Wednesday, 6 January 2016

Money and Class

 The Fic Writer's Guide To Britain

Dosh, dough, lolly, moolah, readies - everyone needs money. This installment in the series should cover all your money related fic writing needs from the Victorian era to the present day, in addition to providing a very brief introduction to the class system.

Old Money

Because background never hurt anyone.

The pound, as a unit of currency, dates back to Anglo-Saxon times. It was equal to 240 silver pennies, or one pound weight of silver. As time progressed it retained the value of 240 pennies, but the weight fluctuated as the amount of silver being used to make pennies fell. Henry II was using 92.5% silver in his coins in 1158, by 1544 Henry VIII's pennies were only 33.3% silver. What mattered was the denomination, not the intrinsic value of the coin.

The pound was also equal to 20 shillings. A shilling, in turn, was equal to 12 pennies.

1956 shilling
1956 shilling showing English and Scottish reverses.

1860 Victorian Penny
1860 Victorian Penny.

Money was counted in pounds, shillings and pence - £sd (or L.s.d. in reference to the Latin currency denominations librae, solidi and denarii). So if something cost, say three pounds, two shillings and eight pence, you would write: £3.2s.8d. You would say that: three pounds, two and eight. If something cost you four shillings and seven pence, you would write: 4/7 and say: four and seven [pence]. 'Bob' was slang for a shilling, so if something cost you five shillings (5/-) you might say it cost you five bob. You might also refer to specific amounts in terms of particular coin denominations, check out the other coins in circulation below.

1956 Farthing
Farthing. (1/4d) The name came from 'fourthing', or a quarter of a penny.

1953 halfpenny
Halfpenny. (1/2d) Half a penny, colloquially written and pronounced 'ha'penny'.

1943 threepence coin
Threepence AKA Threepenny Bit. (3d) Threepences were first produced by Edward VI, and were in common circulation from the eighteenth century until decimilisation.

1956 Sixpence
Sixpence AKA Tanner. (6d) Sixpences are traditionally seen as lucky - they would be put in Christmas puddings, or in a bride's show to bring luck and prosperity to the finder / wearer.

1940 Florin
Florin AKA Two Bob Bit. (2s) The florin, worth two shillings, was issued from 1849 until 1967.

1958 Half Crown
Half Crown. (2s6d) The half crown was worth two and half shillings, or thirty pence.

1937 crown
Crown. (5s) The crown came into being in 1707, merging the English crown and the Scottish dollar in the same way the two nations had come together under the Act of Union. It was worth five shillings.

1915 Half Sovereign
Half Sovereign. Equal to half of one pound sterling, i.e. 10 shillings or 120 pennies.

1901 sovereign
Sovereign. Equal to one pound sterling, the sovereign was minted between 1817 and 1917, again in 1925, and from 1957 until decimilisation. Like the half sovereign, the sovereign was commonly used as a bullion coin.

Guinea
Guinea. Minted between 1663 and 1814. It was originally worth 20 shillings, though that rose throughout the eighteenth century, until its value was fixed at 21 shillings in 1816. Though it no longer existed as a coin, the word continued to be used to indicate that amount of money until decimilisation, particularly in reference to luxury goods.

(Note: Groat. Groats were minted for UK circulation until 1856 and the coin was worth four pence. Although long gone by the 20th century, the groat lived on in the popular imagination and children's literature.)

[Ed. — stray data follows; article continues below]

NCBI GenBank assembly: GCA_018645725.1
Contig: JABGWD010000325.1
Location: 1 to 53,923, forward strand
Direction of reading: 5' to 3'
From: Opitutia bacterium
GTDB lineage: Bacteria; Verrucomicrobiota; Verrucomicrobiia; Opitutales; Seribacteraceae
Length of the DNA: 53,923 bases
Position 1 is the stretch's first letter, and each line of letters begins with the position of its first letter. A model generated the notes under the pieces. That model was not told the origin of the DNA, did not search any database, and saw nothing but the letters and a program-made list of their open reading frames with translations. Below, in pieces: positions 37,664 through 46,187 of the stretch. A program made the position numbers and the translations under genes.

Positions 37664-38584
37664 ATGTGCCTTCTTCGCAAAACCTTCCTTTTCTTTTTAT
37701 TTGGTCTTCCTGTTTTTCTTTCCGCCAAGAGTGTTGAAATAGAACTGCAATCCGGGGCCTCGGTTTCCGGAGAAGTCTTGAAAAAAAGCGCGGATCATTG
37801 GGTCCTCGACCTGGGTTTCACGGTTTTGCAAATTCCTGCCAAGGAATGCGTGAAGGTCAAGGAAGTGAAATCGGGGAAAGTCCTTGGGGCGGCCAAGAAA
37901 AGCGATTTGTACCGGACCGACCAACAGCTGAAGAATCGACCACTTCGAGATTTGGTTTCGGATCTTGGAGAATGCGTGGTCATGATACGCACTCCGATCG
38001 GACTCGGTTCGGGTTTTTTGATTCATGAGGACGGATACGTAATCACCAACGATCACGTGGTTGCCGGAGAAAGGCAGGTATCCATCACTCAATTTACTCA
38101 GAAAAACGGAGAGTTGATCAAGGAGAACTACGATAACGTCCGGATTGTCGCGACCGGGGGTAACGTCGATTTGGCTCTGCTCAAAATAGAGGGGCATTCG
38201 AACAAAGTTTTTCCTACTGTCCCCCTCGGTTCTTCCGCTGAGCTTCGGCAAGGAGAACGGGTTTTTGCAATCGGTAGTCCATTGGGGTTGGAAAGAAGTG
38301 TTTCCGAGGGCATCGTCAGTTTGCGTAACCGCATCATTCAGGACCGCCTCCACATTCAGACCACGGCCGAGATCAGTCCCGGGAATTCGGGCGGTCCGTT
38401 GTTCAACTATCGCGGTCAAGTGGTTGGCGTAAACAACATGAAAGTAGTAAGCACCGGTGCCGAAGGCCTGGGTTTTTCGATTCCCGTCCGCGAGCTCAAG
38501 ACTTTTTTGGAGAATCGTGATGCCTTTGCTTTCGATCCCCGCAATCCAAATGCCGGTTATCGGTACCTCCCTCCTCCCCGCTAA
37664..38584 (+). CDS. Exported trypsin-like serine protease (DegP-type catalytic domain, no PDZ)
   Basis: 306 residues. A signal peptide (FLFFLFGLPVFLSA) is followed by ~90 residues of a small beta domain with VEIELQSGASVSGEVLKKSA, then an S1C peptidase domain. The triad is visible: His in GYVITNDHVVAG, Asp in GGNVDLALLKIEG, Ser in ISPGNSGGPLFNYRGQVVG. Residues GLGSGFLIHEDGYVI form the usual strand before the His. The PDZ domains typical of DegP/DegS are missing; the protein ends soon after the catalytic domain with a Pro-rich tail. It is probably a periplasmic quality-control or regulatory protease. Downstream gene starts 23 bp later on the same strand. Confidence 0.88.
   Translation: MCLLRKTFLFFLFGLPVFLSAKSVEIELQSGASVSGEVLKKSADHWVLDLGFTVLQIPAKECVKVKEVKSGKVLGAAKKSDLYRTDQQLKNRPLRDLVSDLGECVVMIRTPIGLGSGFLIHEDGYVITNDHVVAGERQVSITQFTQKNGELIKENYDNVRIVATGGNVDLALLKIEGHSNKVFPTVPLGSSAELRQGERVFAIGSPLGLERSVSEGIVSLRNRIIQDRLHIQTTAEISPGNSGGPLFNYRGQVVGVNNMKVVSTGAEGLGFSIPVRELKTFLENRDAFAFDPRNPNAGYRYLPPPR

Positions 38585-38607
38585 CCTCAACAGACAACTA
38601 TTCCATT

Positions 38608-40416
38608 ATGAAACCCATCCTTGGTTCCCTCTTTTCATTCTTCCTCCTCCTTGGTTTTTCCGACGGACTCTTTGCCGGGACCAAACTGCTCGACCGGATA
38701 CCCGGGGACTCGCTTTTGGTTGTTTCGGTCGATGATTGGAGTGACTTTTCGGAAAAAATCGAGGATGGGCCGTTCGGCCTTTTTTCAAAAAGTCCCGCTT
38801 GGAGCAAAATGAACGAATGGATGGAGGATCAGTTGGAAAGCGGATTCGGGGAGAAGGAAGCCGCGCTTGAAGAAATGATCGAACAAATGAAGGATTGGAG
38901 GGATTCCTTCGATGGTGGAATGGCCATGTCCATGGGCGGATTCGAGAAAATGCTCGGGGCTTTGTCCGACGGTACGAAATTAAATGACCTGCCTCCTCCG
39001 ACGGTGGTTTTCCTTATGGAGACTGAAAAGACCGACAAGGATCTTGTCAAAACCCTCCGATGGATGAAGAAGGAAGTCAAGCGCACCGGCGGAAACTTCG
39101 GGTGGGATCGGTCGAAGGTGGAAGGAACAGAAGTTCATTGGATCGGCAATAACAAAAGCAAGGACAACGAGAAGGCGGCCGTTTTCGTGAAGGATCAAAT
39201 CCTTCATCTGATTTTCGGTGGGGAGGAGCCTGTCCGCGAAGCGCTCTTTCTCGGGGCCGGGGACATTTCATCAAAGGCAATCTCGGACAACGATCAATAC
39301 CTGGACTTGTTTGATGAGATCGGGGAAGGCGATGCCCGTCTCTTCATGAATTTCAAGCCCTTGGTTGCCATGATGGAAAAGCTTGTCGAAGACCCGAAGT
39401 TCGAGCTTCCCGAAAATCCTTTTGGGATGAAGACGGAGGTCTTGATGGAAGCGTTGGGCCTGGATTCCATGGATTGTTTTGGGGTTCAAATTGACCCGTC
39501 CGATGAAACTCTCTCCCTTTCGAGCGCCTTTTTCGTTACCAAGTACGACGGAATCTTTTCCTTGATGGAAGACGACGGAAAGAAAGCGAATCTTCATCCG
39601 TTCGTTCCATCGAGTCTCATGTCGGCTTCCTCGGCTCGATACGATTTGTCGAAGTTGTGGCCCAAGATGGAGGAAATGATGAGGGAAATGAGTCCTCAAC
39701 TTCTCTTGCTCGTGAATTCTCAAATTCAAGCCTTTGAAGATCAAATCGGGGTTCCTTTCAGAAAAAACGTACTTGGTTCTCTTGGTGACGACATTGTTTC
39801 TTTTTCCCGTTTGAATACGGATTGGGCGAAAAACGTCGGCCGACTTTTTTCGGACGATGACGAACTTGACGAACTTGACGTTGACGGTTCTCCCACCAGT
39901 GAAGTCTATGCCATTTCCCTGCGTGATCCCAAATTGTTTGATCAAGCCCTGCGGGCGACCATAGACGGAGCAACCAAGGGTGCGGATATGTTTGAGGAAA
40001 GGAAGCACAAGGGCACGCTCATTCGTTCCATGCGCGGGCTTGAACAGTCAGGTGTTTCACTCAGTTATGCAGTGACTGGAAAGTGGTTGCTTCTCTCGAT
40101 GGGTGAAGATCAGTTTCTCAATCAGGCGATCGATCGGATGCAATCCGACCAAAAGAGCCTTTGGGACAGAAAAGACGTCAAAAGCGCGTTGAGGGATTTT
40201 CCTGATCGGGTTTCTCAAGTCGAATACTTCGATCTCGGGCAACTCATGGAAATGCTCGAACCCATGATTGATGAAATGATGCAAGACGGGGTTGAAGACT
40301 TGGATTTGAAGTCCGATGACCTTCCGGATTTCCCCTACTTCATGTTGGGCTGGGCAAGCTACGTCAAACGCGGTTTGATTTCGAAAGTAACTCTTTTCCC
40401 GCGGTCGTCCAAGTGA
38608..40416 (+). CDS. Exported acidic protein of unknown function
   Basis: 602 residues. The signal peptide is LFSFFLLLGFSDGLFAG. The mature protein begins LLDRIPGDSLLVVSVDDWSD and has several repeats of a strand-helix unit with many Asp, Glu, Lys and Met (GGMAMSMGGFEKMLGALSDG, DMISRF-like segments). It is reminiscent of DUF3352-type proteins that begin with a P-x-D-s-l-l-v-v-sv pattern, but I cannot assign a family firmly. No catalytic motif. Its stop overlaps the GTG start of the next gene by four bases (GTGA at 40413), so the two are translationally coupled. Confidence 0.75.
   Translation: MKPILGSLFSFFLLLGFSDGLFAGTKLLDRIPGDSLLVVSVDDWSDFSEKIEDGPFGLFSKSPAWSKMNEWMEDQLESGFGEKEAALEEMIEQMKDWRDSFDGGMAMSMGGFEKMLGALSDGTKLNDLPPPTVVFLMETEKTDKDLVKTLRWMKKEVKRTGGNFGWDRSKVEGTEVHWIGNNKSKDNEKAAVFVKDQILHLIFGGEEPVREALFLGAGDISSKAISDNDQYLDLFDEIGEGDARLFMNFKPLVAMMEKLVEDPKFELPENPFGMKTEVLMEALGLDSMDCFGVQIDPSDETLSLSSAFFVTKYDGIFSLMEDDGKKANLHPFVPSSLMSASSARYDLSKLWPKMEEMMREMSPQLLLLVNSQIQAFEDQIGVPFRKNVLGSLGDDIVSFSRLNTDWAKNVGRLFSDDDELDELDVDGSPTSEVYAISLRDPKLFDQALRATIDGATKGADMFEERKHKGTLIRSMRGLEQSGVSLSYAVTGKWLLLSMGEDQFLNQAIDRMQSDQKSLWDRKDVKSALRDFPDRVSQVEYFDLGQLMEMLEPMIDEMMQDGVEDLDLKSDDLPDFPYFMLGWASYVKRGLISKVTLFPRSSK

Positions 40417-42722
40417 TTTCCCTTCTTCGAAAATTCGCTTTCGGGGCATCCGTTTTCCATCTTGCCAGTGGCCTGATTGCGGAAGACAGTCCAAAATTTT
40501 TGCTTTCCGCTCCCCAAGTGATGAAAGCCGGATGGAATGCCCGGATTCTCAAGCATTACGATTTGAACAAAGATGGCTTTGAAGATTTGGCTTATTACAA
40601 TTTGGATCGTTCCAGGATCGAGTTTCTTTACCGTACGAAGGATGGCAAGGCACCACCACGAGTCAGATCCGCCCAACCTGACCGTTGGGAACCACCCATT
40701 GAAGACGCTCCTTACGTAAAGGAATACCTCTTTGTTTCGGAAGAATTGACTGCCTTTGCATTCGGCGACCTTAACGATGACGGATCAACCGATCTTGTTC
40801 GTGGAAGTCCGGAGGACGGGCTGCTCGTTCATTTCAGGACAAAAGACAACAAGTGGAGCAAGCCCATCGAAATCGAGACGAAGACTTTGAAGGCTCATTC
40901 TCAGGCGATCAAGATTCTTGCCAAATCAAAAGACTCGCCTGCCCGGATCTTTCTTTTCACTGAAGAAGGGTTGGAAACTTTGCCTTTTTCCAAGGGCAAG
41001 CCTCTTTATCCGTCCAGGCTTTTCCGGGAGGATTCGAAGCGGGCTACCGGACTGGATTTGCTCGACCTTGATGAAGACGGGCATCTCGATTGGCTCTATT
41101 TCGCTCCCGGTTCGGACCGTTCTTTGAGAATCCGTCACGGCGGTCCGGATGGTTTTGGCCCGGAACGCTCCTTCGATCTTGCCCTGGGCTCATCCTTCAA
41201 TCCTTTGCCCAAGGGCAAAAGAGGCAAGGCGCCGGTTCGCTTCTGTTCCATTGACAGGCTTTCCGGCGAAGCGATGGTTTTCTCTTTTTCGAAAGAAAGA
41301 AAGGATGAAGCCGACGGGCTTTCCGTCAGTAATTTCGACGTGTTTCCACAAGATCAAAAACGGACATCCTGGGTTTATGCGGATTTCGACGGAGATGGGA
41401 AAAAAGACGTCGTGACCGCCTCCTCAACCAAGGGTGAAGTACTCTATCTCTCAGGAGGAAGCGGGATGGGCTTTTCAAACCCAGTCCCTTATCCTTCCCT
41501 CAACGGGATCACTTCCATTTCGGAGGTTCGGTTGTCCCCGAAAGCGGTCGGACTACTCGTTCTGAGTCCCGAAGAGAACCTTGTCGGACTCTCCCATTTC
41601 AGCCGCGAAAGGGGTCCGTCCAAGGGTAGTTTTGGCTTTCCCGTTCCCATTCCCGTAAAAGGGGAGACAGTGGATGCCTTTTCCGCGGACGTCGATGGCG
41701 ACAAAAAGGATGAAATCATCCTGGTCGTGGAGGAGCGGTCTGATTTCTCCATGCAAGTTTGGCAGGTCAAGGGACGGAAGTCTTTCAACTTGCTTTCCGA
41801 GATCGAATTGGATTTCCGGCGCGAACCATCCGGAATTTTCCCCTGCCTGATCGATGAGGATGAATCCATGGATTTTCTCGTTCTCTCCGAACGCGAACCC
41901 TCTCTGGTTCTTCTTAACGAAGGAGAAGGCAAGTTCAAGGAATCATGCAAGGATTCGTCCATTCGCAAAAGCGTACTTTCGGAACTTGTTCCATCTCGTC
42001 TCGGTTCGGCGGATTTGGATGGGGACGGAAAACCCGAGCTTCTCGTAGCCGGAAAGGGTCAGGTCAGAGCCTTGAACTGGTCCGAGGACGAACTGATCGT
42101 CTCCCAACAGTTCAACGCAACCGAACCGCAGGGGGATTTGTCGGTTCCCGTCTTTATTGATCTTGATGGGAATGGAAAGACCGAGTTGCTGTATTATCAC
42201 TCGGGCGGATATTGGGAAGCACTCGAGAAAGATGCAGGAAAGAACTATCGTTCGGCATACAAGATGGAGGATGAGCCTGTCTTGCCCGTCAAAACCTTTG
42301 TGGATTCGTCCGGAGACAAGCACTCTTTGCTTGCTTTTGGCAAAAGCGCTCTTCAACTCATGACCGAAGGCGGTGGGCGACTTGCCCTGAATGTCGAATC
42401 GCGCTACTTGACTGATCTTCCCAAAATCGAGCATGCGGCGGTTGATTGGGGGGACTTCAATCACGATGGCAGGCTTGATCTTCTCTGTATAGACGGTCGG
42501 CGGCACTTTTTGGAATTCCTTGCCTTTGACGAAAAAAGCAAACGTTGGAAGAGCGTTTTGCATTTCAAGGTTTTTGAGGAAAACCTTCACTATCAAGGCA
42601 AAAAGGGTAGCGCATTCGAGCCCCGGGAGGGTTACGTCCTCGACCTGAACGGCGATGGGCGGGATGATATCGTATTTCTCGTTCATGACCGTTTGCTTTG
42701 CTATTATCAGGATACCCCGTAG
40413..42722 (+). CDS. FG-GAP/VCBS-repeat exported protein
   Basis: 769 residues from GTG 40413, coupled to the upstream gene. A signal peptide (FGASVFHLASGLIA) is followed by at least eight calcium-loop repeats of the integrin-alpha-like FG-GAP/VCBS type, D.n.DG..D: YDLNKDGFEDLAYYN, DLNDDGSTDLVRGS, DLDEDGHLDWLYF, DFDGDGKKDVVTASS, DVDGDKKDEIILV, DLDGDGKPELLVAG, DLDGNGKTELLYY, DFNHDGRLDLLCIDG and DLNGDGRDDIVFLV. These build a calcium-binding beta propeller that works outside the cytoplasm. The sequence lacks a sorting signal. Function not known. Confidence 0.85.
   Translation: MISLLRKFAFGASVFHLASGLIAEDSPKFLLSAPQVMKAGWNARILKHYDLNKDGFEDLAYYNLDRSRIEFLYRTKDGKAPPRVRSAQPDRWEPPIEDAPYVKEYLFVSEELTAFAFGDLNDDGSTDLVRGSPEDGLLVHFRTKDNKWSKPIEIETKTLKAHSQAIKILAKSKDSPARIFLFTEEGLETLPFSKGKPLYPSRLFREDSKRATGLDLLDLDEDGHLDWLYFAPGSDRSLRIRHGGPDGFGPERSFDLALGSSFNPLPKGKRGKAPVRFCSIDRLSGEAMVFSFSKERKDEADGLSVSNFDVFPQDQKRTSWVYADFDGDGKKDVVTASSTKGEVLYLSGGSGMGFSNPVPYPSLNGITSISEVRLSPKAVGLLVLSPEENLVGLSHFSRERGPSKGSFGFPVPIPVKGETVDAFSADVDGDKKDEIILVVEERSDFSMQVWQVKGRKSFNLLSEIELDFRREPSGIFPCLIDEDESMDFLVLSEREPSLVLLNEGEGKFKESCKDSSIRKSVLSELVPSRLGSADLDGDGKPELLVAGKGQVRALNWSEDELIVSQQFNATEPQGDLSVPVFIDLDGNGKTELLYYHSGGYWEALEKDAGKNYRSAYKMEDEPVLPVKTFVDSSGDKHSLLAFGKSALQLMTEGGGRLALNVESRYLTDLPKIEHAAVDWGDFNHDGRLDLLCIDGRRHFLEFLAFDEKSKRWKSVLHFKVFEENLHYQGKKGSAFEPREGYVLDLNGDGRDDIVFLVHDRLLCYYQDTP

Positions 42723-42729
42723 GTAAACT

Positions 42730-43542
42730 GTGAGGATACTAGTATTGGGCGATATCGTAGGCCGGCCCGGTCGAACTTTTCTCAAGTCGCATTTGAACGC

Banking in the UK began back in the seventeenth century, when credit notes became an acceptable part of the king's business dealings. The Bank of England was founded in 1694, and in 1778 the Royal Bank of Scotland invented the overdraft. Small banks sprung up all over the country, reflecting the industrial revolution and the expansion of overseas trade. In 1826 the first joint stock bank was founded, and in 1844 the Bank Charter Act was passed to regulate the issuing of bank notes. After the banking collapses of 1866 and 1878 the vogue for small banks gave way to the huge organisations that make up banks today. By the outbreak of WWI the UK banking sector was dominated by the 'Big Five' - Westminster, National Provincial, Barclays, Lloyds, and Midlands. They became the Big Four in the 1960s when Westminster and National Provincial merged to become the NatWest.


Decimilisation


The first real drive to decimilise UK currency came as far back as 1824, when Lord Wrottesley cited the example of the recently decimalised French Franc. Unsurprisingly, given historical French-English relations, Parliament was unconvinced. In 1841 The Decimal Association was established, and in 1862 the Select Committee on Weights and Measures undoubtedly shocked their loved ones by coming out in favour of the switch. In fandom, decimilisation's greatest advocate was Plantagenet Palliser who bored anyone and everyone silly with talk of how he would revise the system so a shilling would be worth ten pence instead of twelve.

It wasn't until the 1960s, inspired by South Africa's successful switch to the decimal system, that the UK really began to seriously consider the possibility. The new system was approved by Parliament in the 1969 Decimal Day Currency Act, with 15th February 1971 set as 'Decimal Day'. Huge amounts of preparation were needed to get the British public ready for the switch - the UK didn't even use metric measurements at the time so the new system would mean entirely re-educating people. Shops were requested to price everything in decimal and 'old money', and a public information campaign was launched via the media. My personal favourite is the ITV short 'Granny Gets The Point', starring Doris Hare who played 'Mum' in the wildly popular ITV sitcom, On the Buses.